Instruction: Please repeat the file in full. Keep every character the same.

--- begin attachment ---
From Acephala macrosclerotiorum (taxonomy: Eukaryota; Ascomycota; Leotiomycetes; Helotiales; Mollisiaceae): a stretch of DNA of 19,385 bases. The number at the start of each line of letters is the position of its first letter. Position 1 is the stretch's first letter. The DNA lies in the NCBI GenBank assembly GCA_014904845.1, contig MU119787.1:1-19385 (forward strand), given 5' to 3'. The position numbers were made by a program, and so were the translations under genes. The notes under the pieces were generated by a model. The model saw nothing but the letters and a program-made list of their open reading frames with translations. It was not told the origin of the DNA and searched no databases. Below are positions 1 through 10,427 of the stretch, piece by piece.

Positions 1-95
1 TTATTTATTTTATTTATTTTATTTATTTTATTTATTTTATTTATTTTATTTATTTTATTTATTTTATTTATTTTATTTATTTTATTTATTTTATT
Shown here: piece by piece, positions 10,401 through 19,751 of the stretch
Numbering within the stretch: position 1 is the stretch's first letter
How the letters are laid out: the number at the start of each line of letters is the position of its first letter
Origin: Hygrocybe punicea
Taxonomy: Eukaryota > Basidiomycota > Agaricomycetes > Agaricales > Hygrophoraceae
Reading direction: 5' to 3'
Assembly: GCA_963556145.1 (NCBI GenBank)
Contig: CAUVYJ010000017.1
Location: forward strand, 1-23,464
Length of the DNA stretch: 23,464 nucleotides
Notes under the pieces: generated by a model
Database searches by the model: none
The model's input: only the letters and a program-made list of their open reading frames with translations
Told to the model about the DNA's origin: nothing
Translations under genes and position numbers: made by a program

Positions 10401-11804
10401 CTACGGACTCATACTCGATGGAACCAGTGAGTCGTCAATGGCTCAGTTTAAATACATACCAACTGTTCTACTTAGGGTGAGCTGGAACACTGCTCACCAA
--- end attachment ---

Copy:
From Acephala macrosclerotiorum (taxonomy: Eukaryota; Ascomycota; Leotiomycetes; Helotiales; Mollisiaceae): a stretch of DNA of 19,385 bases. The number at the start of each line of letters is the position of its first letter. Position 1 is the stretch's first letter. The DNA lies in the NCBI GenBank assembly GCA_014904845.1, contig MU119787.1:1-19385 (forward strand), given 5' to 3'. The position numbers were made by a program, and so were the translations under genes. The notes under the pieces were generated by a model. The model saw nothing but the letters and a program-made list of their open reading frames with translations. It was not told the origin of the DNA and searched no databases. Below are positions 1 through 10,427 of the stretch, piece by piece.

Positions 1-95
1 TTATTTATTTTATTTATTTTATTTATTTTATTTATTTTATTTATTTTATTTATTTTATTTATTTTATTTATTTTATTTATTTTATTTATTTTATT
Shown here: piece by piece, positions 10,401 through 19,751 of the stretch
Numbering within the stretch: position 1 is the stretch's first letter
How the letters are laid out: the number at the start of each line of letters is the position of its first letter
Origin: Hygrocybe punicea
Taxonomy: Eukaryota > Basidiomycota > Agaricomycetes > Agaricales > Hygrophoraceae
Reading direction: 5' to 3'
Assembly: GCA_963556145.1 (NCBI GenBank)
Contig: CAUVYJ010000017.1
Location: forward strand, 1-23,464
Length of the DNA stretch: 23,464 nucleotides
Notes under the pieces: generated by a model
Database searches by the model: none
The model's input: only the letters and a program-made list of their open reading frames with translations
Told to the model about the DNA's origin: nothing
Translations under genes and position numbers: made by a program

Positions 10401-11804
10401 CTACGGACTCATACTCGATGGAACCAGTGAGTCGTCAATGGCTCAGTTTAAATACATACCAACTGTTCTACTTAGGGTGAGCTGGAACACTGCTCACCAA